The Conventional Wisdom Is Right: Insider Trading Should Be Illegal

Commentary about business and finance.
July 30 2013 7:17 AM

Stop #Slatepitching Insider Trading!

It should stay illegal, and the ban on it should be a model for further regulation.

Hedge fund manager Steven A. Cohen, founder and chairman of SAC Capital Advisors, responds to a question during a one-on-one interview session at the SkyBridge Alternatives Conference in Las Vegas, Nevada May 11, 2011.
Hedge fund manager Steven A. Cohen, founder and chairman of SAC Capital, has not personally been charged by the SEC.

Photo by Steve Marcus/Reuters

With the government pursuing a securities fraud case against Steve Cohen’s SAC Capital—though not, strikingly, against its founder and sole owner personally—the contrarians are coming out of the woodwork. From Time.com to Wonkblog, people are asking: Why ban insider trading in the first place? The great wheel of conventional wisdom appears to have turned, leaving Slate to state the obvious: The ban on insider trading does no harm, repealing it would solve nothing, and legalization could exacerbate the most dysfunctional tendencies in corporate America.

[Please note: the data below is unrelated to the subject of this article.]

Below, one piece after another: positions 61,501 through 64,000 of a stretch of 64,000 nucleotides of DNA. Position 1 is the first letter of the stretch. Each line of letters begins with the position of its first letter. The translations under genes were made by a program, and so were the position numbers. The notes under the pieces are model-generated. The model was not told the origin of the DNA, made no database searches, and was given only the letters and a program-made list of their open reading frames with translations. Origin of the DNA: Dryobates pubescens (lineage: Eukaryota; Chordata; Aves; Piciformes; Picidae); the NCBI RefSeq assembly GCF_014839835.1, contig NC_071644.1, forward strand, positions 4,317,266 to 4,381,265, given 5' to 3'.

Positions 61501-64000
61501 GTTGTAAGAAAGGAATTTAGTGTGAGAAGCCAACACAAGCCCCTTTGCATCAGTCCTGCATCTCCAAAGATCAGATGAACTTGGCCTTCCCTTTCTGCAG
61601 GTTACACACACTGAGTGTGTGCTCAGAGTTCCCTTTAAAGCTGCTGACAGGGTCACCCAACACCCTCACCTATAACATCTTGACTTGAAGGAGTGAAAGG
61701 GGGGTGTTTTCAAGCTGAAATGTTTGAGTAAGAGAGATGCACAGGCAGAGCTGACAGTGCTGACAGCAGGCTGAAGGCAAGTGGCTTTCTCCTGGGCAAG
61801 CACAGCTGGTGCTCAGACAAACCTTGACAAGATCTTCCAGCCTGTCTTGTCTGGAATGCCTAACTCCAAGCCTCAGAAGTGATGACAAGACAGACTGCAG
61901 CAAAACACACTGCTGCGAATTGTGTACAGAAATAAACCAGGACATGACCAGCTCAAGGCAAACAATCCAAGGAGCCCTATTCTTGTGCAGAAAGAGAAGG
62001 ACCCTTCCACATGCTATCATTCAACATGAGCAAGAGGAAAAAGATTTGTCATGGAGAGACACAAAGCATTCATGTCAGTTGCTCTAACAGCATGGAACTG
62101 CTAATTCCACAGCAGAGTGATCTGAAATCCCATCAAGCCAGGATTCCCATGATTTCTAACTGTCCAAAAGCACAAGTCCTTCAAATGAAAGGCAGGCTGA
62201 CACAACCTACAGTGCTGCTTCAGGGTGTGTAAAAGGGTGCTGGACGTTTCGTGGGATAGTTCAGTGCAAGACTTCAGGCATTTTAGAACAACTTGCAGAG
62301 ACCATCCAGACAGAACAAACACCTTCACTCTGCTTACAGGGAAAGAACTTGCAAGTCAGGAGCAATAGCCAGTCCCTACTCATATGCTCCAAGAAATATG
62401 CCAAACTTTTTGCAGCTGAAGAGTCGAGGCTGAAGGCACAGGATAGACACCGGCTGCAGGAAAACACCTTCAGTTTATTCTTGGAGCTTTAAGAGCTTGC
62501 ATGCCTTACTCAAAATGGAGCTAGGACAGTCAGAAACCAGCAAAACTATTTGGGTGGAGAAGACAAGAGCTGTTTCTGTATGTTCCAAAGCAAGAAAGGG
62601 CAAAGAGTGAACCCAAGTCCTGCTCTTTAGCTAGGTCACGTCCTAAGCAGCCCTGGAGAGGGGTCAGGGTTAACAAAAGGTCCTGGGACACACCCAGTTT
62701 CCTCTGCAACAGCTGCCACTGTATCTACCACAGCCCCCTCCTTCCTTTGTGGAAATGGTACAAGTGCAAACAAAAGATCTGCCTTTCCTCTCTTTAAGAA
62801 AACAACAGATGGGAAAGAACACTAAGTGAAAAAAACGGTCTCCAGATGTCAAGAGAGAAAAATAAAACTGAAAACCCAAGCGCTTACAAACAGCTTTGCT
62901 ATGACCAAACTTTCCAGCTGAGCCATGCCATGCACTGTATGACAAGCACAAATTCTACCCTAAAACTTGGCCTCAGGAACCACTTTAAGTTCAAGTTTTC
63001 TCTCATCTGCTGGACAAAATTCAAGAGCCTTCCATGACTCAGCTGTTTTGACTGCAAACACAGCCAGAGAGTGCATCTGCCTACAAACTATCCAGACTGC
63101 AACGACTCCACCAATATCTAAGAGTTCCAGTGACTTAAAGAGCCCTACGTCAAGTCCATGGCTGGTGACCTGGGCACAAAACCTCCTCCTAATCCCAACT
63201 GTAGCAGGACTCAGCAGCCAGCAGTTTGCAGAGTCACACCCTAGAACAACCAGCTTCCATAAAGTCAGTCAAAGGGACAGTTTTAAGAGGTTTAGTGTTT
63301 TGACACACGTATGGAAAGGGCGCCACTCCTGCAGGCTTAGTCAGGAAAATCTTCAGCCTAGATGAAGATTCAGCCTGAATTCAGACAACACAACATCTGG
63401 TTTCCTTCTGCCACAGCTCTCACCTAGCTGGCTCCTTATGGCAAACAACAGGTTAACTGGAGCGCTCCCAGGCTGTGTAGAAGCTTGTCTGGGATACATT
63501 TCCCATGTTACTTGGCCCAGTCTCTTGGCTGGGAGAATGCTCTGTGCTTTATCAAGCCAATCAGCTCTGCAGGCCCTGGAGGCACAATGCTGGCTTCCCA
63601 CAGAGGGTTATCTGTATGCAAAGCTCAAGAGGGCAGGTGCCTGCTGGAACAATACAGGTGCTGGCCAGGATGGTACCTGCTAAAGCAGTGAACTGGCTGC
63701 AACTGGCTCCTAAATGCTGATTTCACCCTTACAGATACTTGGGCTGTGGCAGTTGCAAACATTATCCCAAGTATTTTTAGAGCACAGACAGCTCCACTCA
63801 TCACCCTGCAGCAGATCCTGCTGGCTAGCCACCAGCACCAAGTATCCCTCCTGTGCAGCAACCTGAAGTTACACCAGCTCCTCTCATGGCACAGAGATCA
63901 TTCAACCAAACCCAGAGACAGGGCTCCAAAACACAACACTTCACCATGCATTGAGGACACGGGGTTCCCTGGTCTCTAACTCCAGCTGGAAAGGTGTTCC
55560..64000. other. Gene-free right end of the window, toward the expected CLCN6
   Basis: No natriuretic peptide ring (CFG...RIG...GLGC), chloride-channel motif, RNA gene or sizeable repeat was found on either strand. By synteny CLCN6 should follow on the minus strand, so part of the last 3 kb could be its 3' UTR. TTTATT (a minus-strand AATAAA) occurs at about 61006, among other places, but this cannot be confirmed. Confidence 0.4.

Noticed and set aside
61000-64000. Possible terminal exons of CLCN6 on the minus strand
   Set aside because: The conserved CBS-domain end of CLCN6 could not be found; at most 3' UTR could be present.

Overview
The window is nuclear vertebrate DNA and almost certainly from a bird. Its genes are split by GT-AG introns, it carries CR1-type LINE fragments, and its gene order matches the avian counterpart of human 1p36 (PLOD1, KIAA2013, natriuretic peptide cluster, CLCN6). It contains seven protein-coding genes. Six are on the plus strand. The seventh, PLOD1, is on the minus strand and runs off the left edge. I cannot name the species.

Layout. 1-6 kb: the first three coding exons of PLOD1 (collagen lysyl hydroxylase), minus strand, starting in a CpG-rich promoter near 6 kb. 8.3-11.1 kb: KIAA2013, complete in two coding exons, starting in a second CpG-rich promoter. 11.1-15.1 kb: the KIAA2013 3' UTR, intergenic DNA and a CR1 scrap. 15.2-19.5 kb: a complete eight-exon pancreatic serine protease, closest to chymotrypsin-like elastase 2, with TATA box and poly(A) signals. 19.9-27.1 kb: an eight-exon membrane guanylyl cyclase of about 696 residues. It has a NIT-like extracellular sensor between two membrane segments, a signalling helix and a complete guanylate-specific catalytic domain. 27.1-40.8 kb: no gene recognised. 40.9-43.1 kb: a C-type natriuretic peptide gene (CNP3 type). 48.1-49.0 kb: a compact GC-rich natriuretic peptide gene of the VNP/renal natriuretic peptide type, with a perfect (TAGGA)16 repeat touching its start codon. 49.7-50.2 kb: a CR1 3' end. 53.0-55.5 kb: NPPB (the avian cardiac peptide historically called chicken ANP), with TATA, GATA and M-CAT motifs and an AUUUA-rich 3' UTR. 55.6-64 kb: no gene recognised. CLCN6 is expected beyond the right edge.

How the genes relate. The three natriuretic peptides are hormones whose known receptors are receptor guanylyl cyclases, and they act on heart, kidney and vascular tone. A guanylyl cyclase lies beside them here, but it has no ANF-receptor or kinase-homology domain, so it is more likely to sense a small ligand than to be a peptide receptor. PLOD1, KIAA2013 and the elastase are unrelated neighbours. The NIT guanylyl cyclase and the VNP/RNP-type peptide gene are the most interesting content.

Lets start with what the would-be legalizers get right: The official rationale for the ban on insider trading makes no real sense. The pretense is that the ban helps create a level playing field, where the little guy can get a fair shake. This is nuts, because real traders and investment managers have millions of dollars to spend on research and analytics—the playing field can be as level as you like and you’re still going to get your ass kicked. Even perfect enforcement of Major League Baseball’s ban on performance-enhancing drugs isn’t going to help you strike out Alex Rodriguez. Under any rule set, only a crazy person would gamble on his ability to beat professional athletes at their own game.

The legalizers are right to bring this core truth to light. All across America, millions of people are wasting their money by going head to head against professional investors, and they should be encouraged to stop. You are not going to be able to pick stocks in a way that consistently outperforms the market average. The manager of your mutual fund isn’t either. Nor is your stockbroker. What’s more, anyone who could consistently beat the market would charge royally for his services and eat up your profits. And of course, you will not do a better job of picking a fund manager than you would do picking stocks in the first place. You, personally, should sit blissfully unaware of any information—whether insider or publicly available—and put your money in some nice low-fee index funds. Don’t trade. Don’t worry about insider trading.

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And certainly don’t assume that legal action will somehow create a safer stock market for the small investor, or help middle-class retail investors get smarter about portfolio management. Legalizing insider trading will only open the door to new waves of rip-offs, as people get lured into funds purporting to offer access to insider information.